28 May Are you making this classic mistake in your business?
Whilst driving about with my husband the other day I happened to point out a car I quite like as I’m thinking about upgrading my car soon.
The conversation went something like this:
Me: I like the look of that one
Husband: Yes, it’s 4 wheel drive too (in an excited voice)
Me: Mmm, what does 4 wheel drive mean? (confused)
Husband: Well, it means all 4 wheels are in motion.
Me: What? Don’t all cars have 4 wheels in motion when they’re moving?
Husband: Well yes, but most cars are 2 wheel drive so the power from the engine goes to only 2 wheels.
Me: But what does that mean? (getting more confused)
Husband: It means that in a 4 wheel drive the engine in powering all 4 wheels.
Me: Huh? But what does that mean? (getting annoyed now)
Husband: What I said, the engine powers all 4 wheels rather than just 2.
Me: But what does that actually mean? Tell me the benefits!
Husband: It means that it’s safer to drive, especially on tricky road surfaces such as when it’s wet or icy.
Me: Ahhh! Now I get it!
Do you get it?
Unlike me, you may already understand perfectly well how 4 wheel drive works – the point of this little story is that we often talk about the features of something versus the benefits of it.
I wasn’t really interested in the features of 4 wheel drive, I just wanted to know what the benefits were, and I was getting increasingly frustrated with my husband trying to explain the features to me.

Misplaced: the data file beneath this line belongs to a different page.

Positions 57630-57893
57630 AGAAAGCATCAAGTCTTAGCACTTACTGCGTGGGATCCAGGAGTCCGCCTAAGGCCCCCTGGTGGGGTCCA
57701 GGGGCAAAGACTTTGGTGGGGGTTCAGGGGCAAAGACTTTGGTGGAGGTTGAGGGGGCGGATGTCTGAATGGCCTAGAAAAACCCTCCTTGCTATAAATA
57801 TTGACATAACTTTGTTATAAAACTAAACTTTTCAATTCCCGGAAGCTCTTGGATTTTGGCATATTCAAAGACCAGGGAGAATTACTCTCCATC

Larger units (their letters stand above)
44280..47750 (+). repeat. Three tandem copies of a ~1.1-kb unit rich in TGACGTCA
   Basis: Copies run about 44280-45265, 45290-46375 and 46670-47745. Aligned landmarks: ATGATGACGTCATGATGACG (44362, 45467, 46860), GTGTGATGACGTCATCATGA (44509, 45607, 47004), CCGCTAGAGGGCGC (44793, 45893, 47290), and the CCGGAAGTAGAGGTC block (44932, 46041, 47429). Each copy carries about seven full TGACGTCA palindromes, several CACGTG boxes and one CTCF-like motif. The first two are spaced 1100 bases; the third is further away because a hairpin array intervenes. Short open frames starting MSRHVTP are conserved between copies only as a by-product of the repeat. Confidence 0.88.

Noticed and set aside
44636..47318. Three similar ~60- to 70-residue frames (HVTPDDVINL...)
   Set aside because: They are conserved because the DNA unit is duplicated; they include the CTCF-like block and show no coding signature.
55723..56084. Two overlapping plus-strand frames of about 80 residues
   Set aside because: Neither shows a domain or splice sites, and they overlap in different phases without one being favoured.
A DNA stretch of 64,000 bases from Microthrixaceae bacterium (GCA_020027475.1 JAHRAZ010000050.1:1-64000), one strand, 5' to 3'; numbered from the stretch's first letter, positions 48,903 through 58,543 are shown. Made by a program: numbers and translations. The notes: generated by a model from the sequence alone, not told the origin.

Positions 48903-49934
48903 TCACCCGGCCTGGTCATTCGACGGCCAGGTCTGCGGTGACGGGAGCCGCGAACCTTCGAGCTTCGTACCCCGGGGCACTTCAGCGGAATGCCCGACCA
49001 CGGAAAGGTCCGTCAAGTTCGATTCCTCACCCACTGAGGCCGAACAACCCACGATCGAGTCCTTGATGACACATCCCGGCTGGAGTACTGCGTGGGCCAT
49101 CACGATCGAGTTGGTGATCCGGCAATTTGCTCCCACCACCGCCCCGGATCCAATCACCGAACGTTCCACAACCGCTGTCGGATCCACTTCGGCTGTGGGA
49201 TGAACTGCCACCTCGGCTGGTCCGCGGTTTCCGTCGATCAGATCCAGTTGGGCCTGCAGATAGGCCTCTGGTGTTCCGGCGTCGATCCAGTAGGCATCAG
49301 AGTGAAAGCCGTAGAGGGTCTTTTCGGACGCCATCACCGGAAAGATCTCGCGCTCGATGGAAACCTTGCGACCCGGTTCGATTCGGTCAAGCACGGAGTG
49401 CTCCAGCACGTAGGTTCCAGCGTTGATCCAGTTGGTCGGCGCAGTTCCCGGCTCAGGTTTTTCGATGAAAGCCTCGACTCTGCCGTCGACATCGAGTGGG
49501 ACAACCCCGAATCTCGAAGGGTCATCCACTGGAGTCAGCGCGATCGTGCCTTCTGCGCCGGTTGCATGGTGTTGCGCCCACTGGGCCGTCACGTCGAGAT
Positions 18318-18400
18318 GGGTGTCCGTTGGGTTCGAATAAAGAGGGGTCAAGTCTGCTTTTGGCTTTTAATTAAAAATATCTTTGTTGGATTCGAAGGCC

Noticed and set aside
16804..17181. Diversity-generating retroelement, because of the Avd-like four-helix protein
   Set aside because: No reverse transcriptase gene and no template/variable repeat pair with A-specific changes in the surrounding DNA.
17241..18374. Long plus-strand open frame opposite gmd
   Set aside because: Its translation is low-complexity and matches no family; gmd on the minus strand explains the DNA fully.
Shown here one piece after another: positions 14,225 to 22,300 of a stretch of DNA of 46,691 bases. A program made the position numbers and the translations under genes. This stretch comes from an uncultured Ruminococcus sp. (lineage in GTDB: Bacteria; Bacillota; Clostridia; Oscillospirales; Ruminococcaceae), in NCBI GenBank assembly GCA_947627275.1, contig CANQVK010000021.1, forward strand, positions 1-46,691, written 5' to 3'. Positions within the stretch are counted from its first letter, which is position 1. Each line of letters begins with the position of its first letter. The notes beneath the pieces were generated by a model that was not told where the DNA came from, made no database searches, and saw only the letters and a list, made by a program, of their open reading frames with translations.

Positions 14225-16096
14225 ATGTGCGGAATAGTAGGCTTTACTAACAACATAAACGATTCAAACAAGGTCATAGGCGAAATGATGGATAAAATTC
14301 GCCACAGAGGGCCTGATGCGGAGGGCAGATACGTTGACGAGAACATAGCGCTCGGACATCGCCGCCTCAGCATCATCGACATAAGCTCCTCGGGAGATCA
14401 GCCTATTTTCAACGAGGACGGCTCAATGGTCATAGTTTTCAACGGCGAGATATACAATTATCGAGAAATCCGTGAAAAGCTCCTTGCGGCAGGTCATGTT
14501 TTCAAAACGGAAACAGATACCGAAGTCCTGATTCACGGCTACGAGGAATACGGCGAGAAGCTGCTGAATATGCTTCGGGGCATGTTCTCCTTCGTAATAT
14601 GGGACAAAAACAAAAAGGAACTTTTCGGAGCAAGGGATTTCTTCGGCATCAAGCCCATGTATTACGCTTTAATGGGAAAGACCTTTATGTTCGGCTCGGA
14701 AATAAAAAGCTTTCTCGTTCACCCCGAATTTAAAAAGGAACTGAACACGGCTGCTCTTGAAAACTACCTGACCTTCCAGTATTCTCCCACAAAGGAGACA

Can you think of any similar experiences you’ve had?
It’s a very common mistake that gets made time and time again in marketing, as people try to explain the features of what they are marketing rather than the benefits it will actually deliver.
Here’s another example that I’ve taken from Simon Sinek’s book, ‘Start with why’.
The first mp3 player was invented and launched by a company called Creative Technology Ltd. They advertised their product as ‘a 5GB mp3 player’.
Apple launched their iPod 22 months later with the message ‘1000 songs in your pocket’.
See? Creative focused on the features of their product whilst Apple focused on the benefits. Get the difference?
I’m sure that Creative’s product was probably just as good as the iPod, but, have you heard of them?
A feature is factual statement whereas a benefit tells the customer what’s in it for them.
Whenever you’re describing a feature always, always, always follow it with ‘which means that ….’ and I promise you it will connect with more people, more powerfully.
So, your mission for this week is to review your marketing material, identify anywhere you refer to features, and either replace this with a benefit or follow it with ‘which means that …..’
Let me know how you get on by leaving me a comment below.
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